This week President Biden and Vice President Kamala Harris leaned in on critical challenges impacting Black and minority communities
President Joe Biden delivered the commencement address Friday morning at South Carolina State University where its esteemed alumnus U.S. Congressman James Clyburn walked with graduates for the fall 2021 commencement services.
Clyburn, whose early support of Biden for president had a significant impact on his win in the 2020 election, never walked during his graduation 60 years ago when he obtained his degree from the university in the fall of 1961. At the time, the university held only Spring graduation.
President Biden is renewing his focus on Black America as his poll numbers show a 51% disapproval rating. Black and Brown voters are a critical part of Biden’s electoral base that put him and Vice President Kamala Harris over the top in their presidential contest against former president and vice president Donald Trump and Mike Pence. They will be equally important in the 2022 election year.
Critical issues impacting Black Americans dominated conversations at the White House on Thursday with the Biden-Harris administration turning its attention to the remediation of lead pipes in urban communities and voting rights.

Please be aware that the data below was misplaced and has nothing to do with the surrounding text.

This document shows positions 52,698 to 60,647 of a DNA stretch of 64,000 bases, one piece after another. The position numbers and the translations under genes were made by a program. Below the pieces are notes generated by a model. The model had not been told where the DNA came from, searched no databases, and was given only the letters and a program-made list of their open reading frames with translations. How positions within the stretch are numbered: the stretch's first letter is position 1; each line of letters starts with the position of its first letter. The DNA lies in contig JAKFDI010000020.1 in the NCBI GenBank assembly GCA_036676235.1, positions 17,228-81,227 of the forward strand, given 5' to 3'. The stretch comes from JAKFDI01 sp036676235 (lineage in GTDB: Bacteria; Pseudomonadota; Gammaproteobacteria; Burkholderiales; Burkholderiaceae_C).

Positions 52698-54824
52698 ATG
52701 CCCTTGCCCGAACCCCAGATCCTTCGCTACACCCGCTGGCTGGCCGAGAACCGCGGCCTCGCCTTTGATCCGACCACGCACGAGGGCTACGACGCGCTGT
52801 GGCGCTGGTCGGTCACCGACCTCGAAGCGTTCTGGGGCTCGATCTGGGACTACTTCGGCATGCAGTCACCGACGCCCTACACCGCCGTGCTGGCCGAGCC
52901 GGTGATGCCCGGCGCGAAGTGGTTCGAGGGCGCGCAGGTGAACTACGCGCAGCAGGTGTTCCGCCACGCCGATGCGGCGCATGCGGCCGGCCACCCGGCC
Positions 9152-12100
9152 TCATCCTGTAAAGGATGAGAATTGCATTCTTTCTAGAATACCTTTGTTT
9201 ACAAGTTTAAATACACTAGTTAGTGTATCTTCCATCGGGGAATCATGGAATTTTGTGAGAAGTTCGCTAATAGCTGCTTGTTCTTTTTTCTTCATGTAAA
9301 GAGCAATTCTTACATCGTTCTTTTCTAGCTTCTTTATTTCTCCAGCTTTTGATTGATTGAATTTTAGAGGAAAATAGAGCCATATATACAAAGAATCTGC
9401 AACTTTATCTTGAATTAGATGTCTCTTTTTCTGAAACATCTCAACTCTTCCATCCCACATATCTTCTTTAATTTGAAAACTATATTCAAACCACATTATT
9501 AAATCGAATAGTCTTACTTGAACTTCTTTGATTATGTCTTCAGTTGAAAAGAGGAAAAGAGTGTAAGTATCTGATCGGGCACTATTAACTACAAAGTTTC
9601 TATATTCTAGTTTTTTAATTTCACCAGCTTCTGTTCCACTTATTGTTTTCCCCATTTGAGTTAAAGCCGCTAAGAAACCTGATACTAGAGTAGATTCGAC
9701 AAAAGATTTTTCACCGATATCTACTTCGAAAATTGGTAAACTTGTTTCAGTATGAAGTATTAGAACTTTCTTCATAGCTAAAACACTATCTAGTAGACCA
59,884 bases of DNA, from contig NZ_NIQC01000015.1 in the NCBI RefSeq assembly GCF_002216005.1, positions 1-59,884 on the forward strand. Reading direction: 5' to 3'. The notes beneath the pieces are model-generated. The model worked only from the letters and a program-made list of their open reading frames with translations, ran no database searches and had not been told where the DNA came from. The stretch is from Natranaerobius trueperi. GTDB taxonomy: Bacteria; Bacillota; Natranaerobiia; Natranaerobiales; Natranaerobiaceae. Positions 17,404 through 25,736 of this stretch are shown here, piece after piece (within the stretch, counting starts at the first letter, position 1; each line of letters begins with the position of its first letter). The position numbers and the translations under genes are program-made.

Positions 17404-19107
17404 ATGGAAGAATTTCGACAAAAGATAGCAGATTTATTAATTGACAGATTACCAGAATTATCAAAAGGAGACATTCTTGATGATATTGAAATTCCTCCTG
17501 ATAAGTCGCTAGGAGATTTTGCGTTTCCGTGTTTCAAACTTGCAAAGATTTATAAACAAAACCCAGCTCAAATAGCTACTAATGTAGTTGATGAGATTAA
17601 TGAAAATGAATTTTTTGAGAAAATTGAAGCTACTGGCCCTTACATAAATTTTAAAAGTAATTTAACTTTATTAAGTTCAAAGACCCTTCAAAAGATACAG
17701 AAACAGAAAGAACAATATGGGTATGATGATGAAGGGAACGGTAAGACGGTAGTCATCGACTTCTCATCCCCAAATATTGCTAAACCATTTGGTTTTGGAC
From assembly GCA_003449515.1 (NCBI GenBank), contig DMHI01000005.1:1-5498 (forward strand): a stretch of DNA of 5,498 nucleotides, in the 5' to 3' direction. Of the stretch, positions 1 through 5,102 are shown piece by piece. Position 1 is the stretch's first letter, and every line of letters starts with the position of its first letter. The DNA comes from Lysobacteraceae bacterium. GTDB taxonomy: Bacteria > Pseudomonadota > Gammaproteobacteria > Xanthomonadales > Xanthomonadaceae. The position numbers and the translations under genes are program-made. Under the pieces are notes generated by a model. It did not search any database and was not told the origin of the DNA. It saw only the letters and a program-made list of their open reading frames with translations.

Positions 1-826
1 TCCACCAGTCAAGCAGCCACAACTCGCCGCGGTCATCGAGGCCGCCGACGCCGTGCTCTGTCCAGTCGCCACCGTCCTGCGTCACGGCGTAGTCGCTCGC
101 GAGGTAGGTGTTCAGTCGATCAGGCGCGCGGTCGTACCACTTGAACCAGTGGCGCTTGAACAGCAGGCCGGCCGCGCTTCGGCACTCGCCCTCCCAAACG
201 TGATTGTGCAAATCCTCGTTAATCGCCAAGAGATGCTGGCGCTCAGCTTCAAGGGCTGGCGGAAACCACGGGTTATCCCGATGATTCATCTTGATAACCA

The administration announced this week a 15-point action plan to address lead pipe and paint exposure in Black and minority communities that has for years been unaddressed by local and state governments. Biden vowed to address the issue during his run for the Oval Office.
Come next year, the Biden-Harris administration will begin dispersing billions of dollars to states, tribes and territories over five years for the remediation of the nation’s lead pipes and lead paint. The Biden White House originally asked for $45 billion from Congress to help clean up the nation’s lead contamination which has negative impacts on the health of Americans. However, only a third of Biden’s proposed budget ($15 million) was approved by Congress. The first round of these allocations will be $2.9 billion.
Ali Zaidi, Biden’s deputy national climate advisor, said there are six to 10 million homes that are impacted by lead service lines, however, he clarified that the White House cannot quantify what is expected to be completed throughout this years-long project.
Efforts by the White House to address America’s lead issue seeks to address the health disparities of Black and Brown communities, specifically children. According to a study from National Center for Biotechnology Information, “African-American children had 2.2 times higher lead levels in the second and third trimesters and 1.9 times higher lead levels postnatally in the first year of life.”
Mitch Landrieu, the former mayor of New Orleans tasked by President Biden to serve as his senior advisor and infrastructure coordinator, is working across 10 government agencies to address the harms of lead contamination on all fronts — from the Environmental Protection Agency and Department of Housing and Urban Development to the Department of Education.